Aerial filming shows scale and ambition of Birmingham manufacturer
Sam Lewis gravatar avitar

Aerial filming shows scale and ambition of Birmingham manufacturer

Author: Sam Lewis | Posted on: 4 November 2016

This post was co-written with Alex Dewhirst.

It's easy to see why aerial videography is so popular at the moment.

It gives a fresh perspective on places we see and travel through every day like cities, factories, offices, exhibition halls, and landscapes. We notice hidden details and experience them in a way that can't be achieved on the ground.

The technology is now widely available and more affordable. Consumer-friendly drones such as the DJI Phantom 4, the Yuneec Typhoon H, and the Parrot Bebop produce amazing results that give Hollywood helicopter pilots a run for their money.

It's a great way of engaging your audience. Today, people's attention spans are scarce and in high demand. Showing them something they're overly familiar with in a way that they've never seen before will pull them in and hold their attention.

It's also memorable, which is an important feature for marketers and comms professionals. When we were approached by Zani to produce a video case study of their most successful client, Sertec, we saw a great opportunity to use a drone.

Zani are an Italian family-owned company that manufactures industrial presses. They supply them to the Sertec Group, an automotive parts manufacturer based in Birmingham with prestigious clients including Jaguar Land Rover. After experiencing rapid growth and expanding their Gorsey Lane site, Sertec invested in 12 new presses from Zani. They wanted a video to tell the story of their relationship and the scale of work that they've achieved in recent years.

As you can see, Zani presses are huge. A drone was needed to convey the size of the operation as well as showing the machinery on location to potential buyers. It creates smooth opening shots that reveal the products to the audience in a new and interesting way. The drone footage gives viewers a unique viewpoint of the setup.

It was also useful for showing how much Sertec have grown. As Dave says in his interview, growth doesn't come with backward thinking. One can see signs of this ambition when on-site, but it becomes so much clearer and obvious when seen from the sky.

As I mentioned earlier, drones are becoming more affordable, which means there are a lot more shysters out there offering aerial videography. If you're considering hiring a drone pilot for your next production, check they hold a Permission for Aerial Work (PFAW) or similar license, issued by the Civil Aviation Authority. It's illegal to film using a drone for commercial use without one. Before production starts, ask them to show evidence of:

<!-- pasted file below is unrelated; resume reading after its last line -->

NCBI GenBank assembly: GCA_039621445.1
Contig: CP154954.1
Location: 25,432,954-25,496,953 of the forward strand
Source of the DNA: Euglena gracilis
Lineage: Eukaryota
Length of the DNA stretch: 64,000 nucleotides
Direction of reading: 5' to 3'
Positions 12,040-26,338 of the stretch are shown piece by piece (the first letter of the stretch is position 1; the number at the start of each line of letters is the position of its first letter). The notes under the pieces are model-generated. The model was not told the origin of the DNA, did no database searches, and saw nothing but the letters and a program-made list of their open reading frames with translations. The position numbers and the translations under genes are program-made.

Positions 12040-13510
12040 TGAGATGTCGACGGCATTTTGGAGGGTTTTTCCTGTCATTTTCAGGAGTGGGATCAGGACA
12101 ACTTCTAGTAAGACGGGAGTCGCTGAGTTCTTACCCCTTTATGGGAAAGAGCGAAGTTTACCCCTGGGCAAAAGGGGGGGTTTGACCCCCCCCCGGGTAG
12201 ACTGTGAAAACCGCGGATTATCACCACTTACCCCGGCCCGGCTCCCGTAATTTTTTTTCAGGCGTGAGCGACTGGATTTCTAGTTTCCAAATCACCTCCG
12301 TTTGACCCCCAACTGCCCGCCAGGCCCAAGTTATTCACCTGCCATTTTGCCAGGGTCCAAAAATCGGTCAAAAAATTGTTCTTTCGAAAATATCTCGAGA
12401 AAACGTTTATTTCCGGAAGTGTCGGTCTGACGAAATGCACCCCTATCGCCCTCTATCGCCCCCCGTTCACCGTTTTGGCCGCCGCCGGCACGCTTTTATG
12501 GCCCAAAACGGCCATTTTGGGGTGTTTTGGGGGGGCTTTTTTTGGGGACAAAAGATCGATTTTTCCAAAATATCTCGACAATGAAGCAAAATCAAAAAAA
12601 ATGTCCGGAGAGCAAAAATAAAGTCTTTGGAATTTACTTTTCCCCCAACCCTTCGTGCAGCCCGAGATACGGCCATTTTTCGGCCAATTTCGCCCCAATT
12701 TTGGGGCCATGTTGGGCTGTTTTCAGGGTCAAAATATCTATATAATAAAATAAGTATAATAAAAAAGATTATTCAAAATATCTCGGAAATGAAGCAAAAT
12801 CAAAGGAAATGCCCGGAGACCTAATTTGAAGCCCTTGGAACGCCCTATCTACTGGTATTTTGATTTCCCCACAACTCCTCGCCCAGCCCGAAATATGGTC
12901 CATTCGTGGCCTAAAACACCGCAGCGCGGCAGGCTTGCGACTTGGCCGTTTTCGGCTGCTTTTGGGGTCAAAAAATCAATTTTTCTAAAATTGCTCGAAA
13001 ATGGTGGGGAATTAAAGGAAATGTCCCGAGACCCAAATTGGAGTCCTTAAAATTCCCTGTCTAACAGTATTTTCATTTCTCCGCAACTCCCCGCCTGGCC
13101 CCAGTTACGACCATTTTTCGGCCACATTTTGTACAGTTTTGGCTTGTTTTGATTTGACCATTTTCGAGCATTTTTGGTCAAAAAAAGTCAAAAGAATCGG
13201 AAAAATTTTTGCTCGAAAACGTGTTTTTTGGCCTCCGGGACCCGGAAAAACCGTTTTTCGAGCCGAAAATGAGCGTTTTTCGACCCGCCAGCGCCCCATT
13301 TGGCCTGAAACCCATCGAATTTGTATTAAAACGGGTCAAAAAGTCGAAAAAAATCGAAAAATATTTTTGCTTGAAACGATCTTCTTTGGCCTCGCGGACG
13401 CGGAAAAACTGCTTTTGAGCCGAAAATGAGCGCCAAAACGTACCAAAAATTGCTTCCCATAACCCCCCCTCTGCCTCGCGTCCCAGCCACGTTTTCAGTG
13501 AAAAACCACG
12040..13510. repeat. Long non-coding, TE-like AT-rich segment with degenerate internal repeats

• Their insurance cover
  • A risk assessment specific to the production
  • A comprehensive flight plan, including an on-site survey and operations planning

With these in place, you'll have the peace of mind that your video will feature memorable, engaging, high-impact aerial videography.

We've produced several videos now using footage filmed by a drone, and every time the results have lifted the content. Here are some examples, plus another example of our work in manufacturing:

We can end fuel poverty with these inventive ideas - Accord Group

Making industries stronger with top-quality knowledge exchange - AHDB Potatoes

Effective marketing for manufacturers: Take your audience on a tour - CCPI Europe 

Author: Sam Lewis

Sam Lewis gravatar avitar
Sam is a Senior Producer at Ember Television. As well as working with clients across a diverse range of sectors from around the world, he has a particular interest in technology and creative ideas - especially when the two combine. Sam has lived in Birmingham since graduating with an MA with distinction from the University of Birmingham.
Aerial filming shows scale and ambition of Birmingham manufacturer



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